Webern Pieces M station -----> Classical Music Reviews

The Ulster Orchestra Conducted by Takuo Yuasa

1. Passacaglia Op 1 (1908) 2-6. Five movements for Strings Op 5 (1929) 7-12. Six Pieces Op 6 (1909 rev. 1928) 13-17. Five Pieces Op 10 (1911-13) 18-19. Symphony Op 21 (1928) 20. Variations Op 30 (1940)

Recorded in The Ulster Hall, Belfast on 29 & 30 March 2000 Naxos 8.554841 [52'27"]

A fascinating and intellectual figure, Webern was undoubtedly one of the giants of musical thought in the 20th century, even if most of what he wrote was far from giant music. His over-riding concern was with musical unity, a concept that led him to squeeze more and more meaning out of less and less material until he was writing works where the individual note took the place almost of complete themes. Certainly, working on such a scale of miniaturisation every note became more than just important and, indeed, the spaces around the notes; the silences that define the notes, became crucial to Webern's compositional process. This concept is clearly seen in a work such as the Five pieces Op 10, the forth of which, at 32" and only six bars of length, counts as one of the most concentrated musical thoughts of all time.

However, it was not all minute pointillist detail. The opening work on this disc shows the early Webern, well versed in mid-romantic orchestration and harmony creating a palette of colour and texture much more akin to what we might expect from a more 'traditional' composer of the late 19th century. The Ulster Orchestra perform all of the works with clarity and precision, not shying away from the big climax, on those comparatively rare occasions where there is one. The Passacaglia and the Six Pieces Op 6 both provide opportunities. The string sound can lack warmth, and tends towards the harsh at these moments, but the wind and brass playing is excellent throughout.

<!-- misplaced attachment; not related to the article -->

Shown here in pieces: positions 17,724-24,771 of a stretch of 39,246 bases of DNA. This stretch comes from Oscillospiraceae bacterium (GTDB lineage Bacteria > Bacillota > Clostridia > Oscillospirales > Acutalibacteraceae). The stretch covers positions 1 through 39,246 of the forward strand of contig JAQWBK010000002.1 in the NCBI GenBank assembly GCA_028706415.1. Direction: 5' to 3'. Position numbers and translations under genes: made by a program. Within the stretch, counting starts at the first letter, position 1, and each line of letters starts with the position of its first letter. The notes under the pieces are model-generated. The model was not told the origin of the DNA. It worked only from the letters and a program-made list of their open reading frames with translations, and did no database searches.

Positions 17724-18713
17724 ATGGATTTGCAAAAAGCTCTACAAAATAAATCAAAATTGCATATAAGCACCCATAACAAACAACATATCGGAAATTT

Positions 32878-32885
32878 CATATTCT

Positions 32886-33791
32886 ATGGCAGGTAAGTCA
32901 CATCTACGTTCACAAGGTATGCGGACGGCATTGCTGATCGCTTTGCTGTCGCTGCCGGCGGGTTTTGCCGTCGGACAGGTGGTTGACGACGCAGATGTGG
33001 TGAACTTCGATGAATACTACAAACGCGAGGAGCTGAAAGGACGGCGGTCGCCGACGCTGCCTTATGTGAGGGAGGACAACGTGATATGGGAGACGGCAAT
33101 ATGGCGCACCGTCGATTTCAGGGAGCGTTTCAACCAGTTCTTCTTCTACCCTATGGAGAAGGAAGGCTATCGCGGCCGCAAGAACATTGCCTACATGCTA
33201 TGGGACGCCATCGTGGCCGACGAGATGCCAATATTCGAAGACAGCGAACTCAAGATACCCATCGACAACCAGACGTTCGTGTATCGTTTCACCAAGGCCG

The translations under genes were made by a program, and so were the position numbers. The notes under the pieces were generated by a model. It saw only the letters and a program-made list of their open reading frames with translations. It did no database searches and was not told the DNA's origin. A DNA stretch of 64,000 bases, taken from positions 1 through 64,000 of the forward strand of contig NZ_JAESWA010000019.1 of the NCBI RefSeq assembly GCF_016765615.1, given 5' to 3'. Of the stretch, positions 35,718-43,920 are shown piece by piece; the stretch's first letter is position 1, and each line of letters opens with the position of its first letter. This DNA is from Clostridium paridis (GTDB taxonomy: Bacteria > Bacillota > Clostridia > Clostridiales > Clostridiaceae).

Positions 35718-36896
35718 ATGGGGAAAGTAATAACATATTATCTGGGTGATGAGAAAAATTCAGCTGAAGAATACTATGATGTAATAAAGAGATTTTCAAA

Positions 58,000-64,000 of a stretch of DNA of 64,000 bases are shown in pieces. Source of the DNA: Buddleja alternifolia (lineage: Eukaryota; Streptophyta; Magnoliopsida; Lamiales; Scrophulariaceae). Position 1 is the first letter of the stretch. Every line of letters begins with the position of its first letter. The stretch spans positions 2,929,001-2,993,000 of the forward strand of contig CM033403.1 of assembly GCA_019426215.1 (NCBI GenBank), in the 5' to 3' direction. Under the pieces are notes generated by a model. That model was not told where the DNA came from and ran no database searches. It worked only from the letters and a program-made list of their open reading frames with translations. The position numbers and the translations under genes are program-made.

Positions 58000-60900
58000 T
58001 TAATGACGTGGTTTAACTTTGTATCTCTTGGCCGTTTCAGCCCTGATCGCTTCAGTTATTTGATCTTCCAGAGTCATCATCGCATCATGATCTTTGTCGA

The Symphony Op 21 also requires mention. At 7'52" it is possibly the shortest work in the repertoire to bear that title, but it is indeed one of Webern's longer works. Although written in the Twelve-tone method adopted from Webern's teacher Schoenberg, it is the tautness of the structure that stands out more. In a move away from the tiny individual gesture, Webern employs more sustained textures with material treated in canon and imitation. This linear sense is compellingly brought out in Takuo Yuasa's interpretation. There is structure, but there is also movement and the intense expression of these large concepts on a small scale finds an excellent outlet in this performance. It must be said that this repertoire is not background listening. The paring down of the music to absolute essentials also requires of the listener a concentration of similar intensity. It is rewarding to indulge.

Peter Wells

8-19. Symphony Op 21 (1928)

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